Re: Specified values: what are they?

On 5 Sep 2002, Etan Wexler wrote:
> Ian Hickson:
> > In CSS3, 'initial' will be a special keyword like 'inherit'. [...]
> > Neither can end up as the specified value [...]
> What is the specified value in the declaration "property: initial"?

It depends on the property.

The specified value is the result of applying the cascade.

At least in CSS2. The CSS3 drafts are a little confused at the moment.
Some of the drafts change the terminology to have 'cascaded value' be what
CSS2 calls the 'specified value', and 'specified value' be the literal
value of the winning declaration (and thus what you would change through
manipulating the OM of the stylesheet).

> Perhaps we need an explicit step between specified values and computed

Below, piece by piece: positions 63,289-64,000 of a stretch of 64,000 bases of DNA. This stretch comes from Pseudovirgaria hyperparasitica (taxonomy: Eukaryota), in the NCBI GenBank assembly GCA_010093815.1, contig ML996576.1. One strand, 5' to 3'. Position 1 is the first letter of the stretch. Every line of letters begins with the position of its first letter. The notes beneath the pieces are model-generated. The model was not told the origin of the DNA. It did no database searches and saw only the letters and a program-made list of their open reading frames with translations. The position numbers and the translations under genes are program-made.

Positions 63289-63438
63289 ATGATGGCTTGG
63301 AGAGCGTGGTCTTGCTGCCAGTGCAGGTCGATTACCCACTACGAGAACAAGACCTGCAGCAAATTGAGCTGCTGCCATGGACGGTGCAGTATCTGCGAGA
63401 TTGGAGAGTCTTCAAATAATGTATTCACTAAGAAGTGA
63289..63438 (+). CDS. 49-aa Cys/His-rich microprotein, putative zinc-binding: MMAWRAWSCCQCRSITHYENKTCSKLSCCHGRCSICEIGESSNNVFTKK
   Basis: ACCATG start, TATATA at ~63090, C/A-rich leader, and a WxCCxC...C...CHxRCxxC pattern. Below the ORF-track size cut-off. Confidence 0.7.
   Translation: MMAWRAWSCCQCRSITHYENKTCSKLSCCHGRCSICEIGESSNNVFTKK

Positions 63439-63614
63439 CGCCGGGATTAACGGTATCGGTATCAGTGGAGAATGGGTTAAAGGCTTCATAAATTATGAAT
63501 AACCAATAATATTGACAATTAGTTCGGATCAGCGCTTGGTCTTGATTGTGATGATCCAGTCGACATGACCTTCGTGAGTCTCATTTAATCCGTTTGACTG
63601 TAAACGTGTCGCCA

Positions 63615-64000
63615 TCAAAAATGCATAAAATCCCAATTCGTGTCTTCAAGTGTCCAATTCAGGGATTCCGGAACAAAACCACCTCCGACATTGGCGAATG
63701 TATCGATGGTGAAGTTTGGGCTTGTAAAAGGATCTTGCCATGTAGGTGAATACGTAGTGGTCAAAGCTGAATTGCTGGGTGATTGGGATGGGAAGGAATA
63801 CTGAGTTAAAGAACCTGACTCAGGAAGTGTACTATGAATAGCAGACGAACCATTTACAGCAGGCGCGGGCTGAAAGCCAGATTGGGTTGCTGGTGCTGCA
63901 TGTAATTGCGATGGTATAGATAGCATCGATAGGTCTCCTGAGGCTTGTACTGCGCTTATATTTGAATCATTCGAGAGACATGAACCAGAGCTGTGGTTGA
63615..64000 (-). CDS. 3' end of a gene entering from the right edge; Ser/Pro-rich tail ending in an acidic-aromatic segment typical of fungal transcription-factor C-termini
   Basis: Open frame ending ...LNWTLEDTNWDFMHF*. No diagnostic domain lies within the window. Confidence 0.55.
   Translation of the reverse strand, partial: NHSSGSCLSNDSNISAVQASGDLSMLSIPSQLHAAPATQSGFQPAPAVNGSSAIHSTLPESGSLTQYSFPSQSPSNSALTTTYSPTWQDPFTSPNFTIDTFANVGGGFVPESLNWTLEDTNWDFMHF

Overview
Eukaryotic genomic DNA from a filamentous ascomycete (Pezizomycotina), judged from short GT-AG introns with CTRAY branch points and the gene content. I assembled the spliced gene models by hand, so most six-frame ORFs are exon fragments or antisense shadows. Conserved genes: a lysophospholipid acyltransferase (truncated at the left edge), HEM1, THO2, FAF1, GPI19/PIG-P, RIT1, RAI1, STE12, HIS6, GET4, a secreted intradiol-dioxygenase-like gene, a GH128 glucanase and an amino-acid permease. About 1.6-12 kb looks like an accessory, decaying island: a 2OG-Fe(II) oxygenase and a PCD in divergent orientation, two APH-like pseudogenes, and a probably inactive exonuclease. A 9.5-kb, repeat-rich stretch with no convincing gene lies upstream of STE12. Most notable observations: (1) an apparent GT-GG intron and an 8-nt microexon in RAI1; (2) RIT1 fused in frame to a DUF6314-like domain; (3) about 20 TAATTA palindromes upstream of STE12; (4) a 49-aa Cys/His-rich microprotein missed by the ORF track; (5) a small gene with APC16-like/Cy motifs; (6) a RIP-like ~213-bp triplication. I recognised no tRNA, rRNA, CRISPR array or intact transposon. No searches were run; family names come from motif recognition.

> values, a step that will, for instance, replace 'inherit' with a
> possibly relative value, assign possibly relative values from a
> shorthand declaration to its longhand properties, and assign possibly
> relative values to undeclared properties.

(There is no such thing as an "undeclared property", since all properties
have initial values.)

Yes, I think maybe there is value in solidifying CSS3's terminology so
that we have:

   Specified Value (the literal value of the winning declaration, if any)

   Cascaded Value (the result of the cascade, after handling any
   inheritance, initial values, and attr() forms -- defined for all
   properties and all elements and pseudo-elements)

   Computed Value (the value used by the rendering engine and for
   inheritance into children)

   Actual Value (the value that was actually used, after taking
   limitations of the rendering device into account)

Are there any other levels I have forgotten?

Ian Hickson                                      )\._.,--....,'``.    fL
"meow"                                          /,   _.. \   _\  ;`._ ,.                         `._.-(,_..'--(,_..'`-.;.'

Received on Thursday, 5 September 2002 23:42:02 UTC